MANY non-Muslims in the West and Muslims who perpetrate violence to achieve their aims equate jihad with holy war. The West expands it to imply terrorism. This connotation is often used by the former to justify their deliberate or otherwise (mis)understanding of Islam and to perpetuate their vilification of Muslims, and by the latter to provide religious legitimacy to their wars and fanatical activities and to recruit vulnerable youth.
To do this, one part of a Quranic verse is quoted out of context: “And slay them wherever ye catch them, and turn them out from where they have turned you out. …” (2:191). The complete verse and the one preceding it clarify that the wars are to be fought only in self-defence and protection of religious freedom and that not only should Muslims respond positively to peace efforts but also that they should forgive the transgressors.
In fact, Muslims are instructed to deal with people of other religions with kindness and dignity (60:8). Also, this fighting was ordered only against the Quraish when the Prophet (PBUH) had migrated to Madina and after he had spent more than 13 years trying to convince the Quraish to leave their sinful ways, having completed his arguments.
The word ‘jihad’ in its various forms is mentioned 41 times in the Quran. It comes from the root letters of Arabic: ‘ja-ha-da’ and means struggle or effort. Three types of jihad are described: against one’s own base desires and weaknesses; against the devil’s whispers and temptations and against an enemy that has declared war. The first two are the ‘greater jihad’; the latter a lesser one. The first also means struggle for justice and promotion of what is right.
Ijtihad should explore differing opinions.
Another related but less known word is ‘ijtihad’ which has the same root alphabets and is based on the same concept. Ijtihad means an extensive and hard struggle by persons (scholars in the traditional sense) to undertake critical analysis and independent reasoning to arrive at Islamic decisions for matters which are not mentioned or detailed in the Quran, including those that refer to situations that may have changed over time. It was a regular practice and considered essential as Muslim societies evolved and faced new challenges between the seventh and 12th centuries.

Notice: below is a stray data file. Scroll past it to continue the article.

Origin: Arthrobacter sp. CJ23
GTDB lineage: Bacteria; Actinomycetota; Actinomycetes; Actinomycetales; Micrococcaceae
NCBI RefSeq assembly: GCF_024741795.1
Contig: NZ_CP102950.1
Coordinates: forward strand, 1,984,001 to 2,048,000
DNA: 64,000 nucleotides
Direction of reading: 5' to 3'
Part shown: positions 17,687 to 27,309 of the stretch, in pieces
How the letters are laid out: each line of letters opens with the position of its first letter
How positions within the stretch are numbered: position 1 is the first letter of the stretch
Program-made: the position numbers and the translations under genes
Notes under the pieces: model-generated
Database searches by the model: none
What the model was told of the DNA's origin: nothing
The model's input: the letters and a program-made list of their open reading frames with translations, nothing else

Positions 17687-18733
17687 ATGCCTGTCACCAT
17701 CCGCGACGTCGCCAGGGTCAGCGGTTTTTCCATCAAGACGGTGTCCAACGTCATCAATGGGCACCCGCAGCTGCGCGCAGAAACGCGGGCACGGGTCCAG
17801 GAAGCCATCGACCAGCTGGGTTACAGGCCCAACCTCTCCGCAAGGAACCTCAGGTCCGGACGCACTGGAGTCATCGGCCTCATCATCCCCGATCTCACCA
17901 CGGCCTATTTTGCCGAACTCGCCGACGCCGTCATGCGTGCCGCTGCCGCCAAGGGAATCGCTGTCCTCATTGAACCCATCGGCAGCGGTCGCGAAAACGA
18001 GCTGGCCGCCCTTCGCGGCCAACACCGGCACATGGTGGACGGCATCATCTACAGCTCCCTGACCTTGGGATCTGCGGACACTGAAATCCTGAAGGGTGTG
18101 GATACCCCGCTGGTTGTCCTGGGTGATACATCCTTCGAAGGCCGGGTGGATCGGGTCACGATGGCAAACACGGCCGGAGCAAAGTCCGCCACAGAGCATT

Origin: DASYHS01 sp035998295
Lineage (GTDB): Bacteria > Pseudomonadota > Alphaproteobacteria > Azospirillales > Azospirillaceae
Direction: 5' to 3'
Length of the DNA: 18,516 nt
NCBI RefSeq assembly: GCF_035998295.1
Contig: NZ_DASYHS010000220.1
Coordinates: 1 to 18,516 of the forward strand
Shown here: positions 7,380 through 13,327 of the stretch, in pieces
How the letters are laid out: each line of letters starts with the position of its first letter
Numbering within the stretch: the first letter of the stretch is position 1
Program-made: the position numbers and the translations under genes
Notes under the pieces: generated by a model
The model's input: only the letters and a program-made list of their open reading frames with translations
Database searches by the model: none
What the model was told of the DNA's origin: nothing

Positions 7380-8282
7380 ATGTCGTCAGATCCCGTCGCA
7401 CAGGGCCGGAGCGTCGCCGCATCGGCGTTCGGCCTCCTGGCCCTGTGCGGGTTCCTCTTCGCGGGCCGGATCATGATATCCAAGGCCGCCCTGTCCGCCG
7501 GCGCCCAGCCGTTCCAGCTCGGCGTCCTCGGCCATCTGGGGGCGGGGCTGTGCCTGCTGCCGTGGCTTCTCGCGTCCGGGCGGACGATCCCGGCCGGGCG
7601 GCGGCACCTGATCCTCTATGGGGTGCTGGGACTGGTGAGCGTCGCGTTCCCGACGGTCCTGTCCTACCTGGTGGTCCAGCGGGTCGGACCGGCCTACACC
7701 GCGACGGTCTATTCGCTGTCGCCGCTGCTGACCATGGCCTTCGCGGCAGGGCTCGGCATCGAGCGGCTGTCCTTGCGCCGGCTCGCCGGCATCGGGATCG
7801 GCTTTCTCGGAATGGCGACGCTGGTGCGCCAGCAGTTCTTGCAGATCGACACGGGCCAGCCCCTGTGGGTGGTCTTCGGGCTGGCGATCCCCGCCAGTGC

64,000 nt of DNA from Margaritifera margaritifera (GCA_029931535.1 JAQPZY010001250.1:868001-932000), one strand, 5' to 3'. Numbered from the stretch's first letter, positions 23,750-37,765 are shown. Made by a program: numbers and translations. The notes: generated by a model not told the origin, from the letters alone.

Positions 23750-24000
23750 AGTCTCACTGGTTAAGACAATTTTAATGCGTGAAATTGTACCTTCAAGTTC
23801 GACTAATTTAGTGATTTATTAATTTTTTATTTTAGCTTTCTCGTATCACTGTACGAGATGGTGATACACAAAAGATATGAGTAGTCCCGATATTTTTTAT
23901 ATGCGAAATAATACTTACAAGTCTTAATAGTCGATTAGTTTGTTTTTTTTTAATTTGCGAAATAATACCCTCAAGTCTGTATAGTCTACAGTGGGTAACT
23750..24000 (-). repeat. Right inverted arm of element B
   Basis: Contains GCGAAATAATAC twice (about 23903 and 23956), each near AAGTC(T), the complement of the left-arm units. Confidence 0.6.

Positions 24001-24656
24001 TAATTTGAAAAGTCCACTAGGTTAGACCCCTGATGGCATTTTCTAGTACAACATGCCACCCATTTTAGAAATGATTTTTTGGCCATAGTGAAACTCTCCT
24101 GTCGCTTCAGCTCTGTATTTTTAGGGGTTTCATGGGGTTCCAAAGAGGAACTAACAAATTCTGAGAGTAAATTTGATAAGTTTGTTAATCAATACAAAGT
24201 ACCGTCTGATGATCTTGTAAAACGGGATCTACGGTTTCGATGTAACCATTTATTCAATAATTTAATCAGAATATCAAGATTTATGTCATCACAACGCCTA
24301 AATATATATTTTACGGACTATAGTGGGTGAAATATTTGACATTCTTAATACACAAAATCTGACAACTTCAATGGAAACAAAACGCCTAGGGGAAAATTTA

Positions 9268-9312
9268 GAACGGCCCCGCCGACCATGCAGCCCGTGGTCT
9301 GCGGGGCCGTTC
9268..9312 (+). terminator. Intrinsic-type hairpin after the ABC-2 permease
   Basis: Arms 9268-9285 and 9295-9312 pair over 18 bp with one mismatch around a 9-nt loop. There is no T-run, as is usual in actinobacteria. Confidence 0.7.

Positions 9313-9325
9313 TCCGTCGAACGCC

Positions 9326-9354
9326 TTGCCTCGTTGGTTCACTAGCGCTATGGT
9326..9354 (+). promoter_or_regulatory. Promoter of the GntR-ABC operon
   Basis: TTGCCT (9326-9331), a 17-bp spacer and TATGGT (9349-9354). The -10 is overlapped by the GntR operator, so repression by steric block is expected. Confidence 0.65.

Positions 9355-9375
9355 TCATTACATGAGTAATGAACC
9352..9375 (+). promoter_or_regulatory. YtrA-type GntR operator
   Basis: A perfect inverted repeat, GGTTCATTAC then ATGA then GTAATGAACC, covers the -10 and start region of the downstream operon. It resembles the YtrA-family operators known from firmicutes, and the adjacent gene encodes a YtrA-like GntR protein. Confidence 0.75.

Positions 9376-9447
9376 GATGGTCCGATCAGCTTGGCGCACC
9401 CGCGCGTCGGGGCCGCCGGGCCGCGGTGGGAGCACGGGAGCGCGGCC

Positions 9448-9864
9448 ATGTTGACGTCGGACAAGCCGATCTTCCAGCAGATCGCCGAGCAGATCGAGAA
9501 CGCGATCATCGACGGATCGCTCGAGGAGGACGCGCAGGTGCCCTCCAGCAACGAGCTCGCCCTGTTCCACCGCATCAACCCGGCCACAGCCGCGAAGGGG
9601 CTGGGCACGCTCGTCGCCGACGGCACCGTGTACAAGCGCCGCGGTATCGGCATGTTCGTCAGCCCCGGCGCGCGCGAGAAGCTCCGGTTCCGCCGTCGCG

Scholars trained in various fields of Islamic discipline (jurisprudence, hadith, exegesis of Quran etc) were called mujtahids. They spent years coming up with solutions to new situations, and debating their findings. The process was mainly supported by the state. In the 12th century, Sunnis decided that their four madhahib (Hanafi, Hanbali, Shafa’i and Maliki) were complete and the door on ijtihad was closed, although recently, some scholars have reinitiated it. Shia scholars have been continuously engaged in the process of rational reasoning and differ in the use of sources and process from Sunnis.
While ijtihad is understood to be a rigorous process that can only be carried out by trained scholars who must produce hujjah (evidence or arguments) to support their decisions, ultimately it is a human exercise, necessarily based on personal assessments and views.
With the closure of ijtihad for most Sunnis, critical thinking, analysis of new issues and relevance of earlier religious decisions came almost to a stop. Over the centuries, religious schools for Sunnis discouraged debate and came to be known for rote learning. At the same time, state support of scholarship dwindled and, as a result, the number of mujtahids declined. Ossification of intellectual analysis and discourse took root. Islamic scholarship also declined, with notable exceptions, including Dr Fazlur Rahman, Hamiduddin Farahi, Khaled Abu El Fadl, Abdolkarim Soroush, Farid Esack and Farhad Shafti.
Societies have changed drastically and it is essential that not only more scholars turn to both extensive and intensive effort to perform ijtihad, especially on issues that trouble Muslims, such as personal laws of marriage, divorce, inheritance, democracy and human freedom, inequity and injustice, but that they should do so in a deeply critical and disciplined manner, and with neutrality. It has become very common for scholars coming from the narrow curriculum of madressahs to develop one set of opinions and claim that they are right. Ijtihad should explore and dissect differing opinions and offer arguments in favour of the one being proposed as the better one.
The intellectual impoverishment in the Muslim world, promoted globally by literalistic and restrictive interpretations of the Quran and hadith, can be overcome if more Muslims are honest in recognising their failures and are ready to open their minds to new ways of thinking. As Omid Safi writes, “a fundamental part of our struggle ... (jihad) to exorcise our inner demons and bring about justice in the world at large should be to engage in a progressive and critical interpretation of Islam (ijtihad)”.
The writer is a freelance contributor with an interest in religion.
Published in Dawn, May 1st, 2020